What do you need to win in the marketplace - better technology or better ideas?

Ideas and technology are two sides of the same coin. Winning always requires addressing a customer pain point or a latent need. The technology innovations of today allow for unconventional yet simpler ways of catering to customer needs of entertainment, community engagement, and managing all aspects of everyday life. Ideas are central to figuring out how to harness technology to deliver value to customers at scale. Airbnb, Uber, Ola, Netflix, Hotstar, Alexa, Swiggy, are all examples of such market successes.

What makes customer experiences the differentiator of the future?

Differentiating based on customer experience has been used as a tactic for decades. However, today we have algorithms that deliver personalised experiences based on preferences, at scale to thousands of consumers. This expectation of personalisation even for small ticket items is beginning to run across all facets of physical and digital consumption; being able to deliver against this expectation is fast emerging as a key differentiator between brands.

Another rising trend among consumers is access to material items via renting or subscriptions rather than ownership of it. We have seen a significant shift in the software industry through the subscription model, in the transportation industry through services like Uber, and in the music and media industry with live streaming of audio and video. This trend automatically transitions many providers of material products to providers of services; they now have to manage many operational aspects of the business which directly impact customer experience. For example, live streaming of a movie online is no longer only about the content; it pushes the provider to a different category of competing with the movie theatres and clearly establishing a differentiated experience through access and ease via technology.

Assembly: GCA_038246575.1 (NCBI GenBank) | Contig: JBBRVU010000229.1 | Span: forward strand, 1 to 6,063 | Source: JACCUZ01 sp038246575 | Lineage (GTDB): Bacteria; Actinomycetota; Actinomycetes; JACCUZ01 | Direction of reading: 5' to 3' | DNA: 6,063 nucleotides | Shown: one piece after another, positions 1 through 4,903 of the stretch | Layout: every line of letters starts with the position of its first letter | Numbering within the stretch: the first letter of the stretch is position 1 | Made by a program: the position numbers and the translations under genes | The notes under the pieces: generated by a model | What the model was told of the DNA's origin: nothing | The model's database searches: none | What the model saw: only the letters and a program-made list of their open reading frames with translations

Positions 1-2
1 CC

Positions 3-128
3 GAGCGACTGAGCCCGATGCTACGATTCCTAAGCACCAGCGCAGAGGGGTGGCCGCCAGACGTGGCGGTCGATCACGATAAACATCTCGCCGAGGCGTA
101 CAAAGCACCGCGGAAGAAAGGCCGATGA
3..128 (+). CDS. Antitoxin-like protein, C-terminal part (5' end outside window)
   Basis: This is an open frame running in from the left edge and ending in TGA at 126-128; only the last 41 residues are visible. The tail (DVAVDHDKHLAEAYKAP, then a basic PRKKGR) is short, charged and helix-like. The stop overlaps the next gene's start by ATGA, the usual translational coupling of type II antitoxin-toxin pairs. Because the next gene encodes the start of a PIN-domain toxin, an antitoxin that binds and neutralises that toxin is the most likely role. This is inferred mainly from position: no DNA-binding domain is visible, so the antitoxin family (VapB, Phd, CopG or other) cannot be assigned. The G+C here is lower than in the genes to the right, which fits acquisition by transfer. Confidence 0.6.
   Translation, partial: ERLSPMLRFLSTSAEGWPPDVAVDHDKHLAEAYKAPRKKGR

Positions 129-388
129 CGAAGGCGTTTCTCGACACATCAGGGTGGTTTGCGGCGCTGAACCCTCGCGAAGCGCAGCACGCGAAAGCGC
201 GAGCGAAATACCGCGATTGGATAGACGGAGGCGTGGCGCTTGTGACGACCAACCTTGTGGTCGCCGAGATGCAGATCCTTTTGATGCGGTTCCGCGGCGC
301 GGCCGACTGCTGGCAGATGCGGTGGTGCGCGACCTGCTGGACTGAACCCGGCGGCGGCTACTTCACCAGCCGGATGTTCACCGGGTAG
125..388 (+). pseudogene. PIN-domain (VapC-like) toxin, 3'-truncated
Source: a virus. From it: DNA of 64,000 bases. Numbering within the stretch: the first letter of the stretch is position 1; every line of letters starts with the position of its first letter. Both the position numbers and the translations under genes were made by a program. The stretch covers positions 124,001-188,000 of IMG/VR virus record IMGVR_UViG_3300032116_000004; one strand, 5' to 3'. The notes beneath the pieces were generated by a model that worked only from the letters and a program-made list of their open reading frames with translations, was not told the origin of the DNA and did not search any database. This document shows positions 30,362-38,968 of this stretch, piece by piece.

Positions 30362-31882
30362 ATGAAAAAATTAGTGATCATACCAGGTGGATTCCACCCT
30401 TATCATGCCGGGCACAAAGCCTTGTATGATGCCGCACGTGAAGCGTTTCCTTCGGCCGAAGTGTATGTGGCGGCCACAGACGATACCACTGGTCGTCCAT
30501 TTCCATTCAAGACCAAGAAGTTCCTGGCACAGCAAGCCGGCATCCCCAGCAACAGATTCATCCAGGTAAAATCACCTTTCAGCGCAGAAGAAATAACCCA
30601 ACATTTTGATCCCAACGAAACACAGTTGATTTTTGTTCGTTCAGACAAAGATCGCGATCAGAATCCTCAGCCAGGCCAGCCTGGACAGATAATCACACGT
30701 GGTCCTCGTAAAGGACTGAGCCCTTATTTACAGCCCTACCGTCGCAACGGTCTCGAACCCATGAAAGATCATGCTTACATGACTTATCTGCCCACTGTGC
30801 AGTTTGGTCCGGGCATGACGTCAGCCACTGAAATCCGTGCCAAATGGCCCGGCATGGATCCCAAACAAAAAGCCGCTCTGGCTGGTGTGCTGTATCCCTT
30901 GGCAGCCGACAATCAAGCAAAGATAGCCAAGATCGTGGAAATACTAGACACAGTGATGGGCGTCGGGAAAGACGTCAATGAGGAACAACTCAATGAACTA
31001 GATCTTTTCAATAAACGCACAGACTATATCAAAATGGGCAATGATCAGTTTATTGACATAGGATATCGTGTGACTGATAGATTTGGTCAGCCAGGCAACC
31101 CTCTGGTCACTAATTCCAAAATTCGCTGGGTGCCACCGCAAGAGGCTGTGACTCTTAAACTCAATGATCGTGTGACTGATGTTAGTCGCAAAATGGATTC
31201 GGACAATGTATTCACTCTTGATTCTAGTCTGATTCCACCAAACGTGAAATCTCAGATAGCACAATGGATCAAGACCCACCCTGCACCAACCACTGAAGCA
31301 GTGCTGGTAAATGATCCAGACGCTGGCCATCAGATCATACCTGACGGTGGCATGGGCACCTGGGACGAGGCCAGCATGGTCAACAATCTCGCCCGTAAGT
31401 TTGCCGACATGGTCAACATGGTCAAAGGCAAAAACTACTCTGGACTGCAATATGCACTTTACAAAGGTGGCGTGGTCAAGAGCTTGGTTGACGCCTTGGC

Customer experience has a much broader context in how one designs an offering and/or presents oneself in the best possible way when serving the savvy and smart consumers of today. With the high table stakes, a hassle-free, ‘best in class’ customer experience is going to become increasingly critical for success.

Stuti says…
  • a) My top three marketing mantras for 2019
  • Artificial Intelligence, Growth Hacking, Micro-influencer marketing
  • b) Three words I believe define a hot brand
  • Innovative, Emotive and Engaging
  • c) A powerful ad campaign I liked from 2018
  • I have two: #ShareTheLoad Ariel Campaign, #ShareACoke campaign with different bottle/can tags fostering engagement with the brand

How do you bridge the gap between expectations and experiences?

Given their growing digital footprint, studying the ‘habits and practices’ of customers through focused research by vendors, has been replaced by real-time capture of user behaviour through online analytics and intelligence, which automatically gets better with time (a.k.a. machine learning). Data is the currency of the future and central to definition of delightful experiences.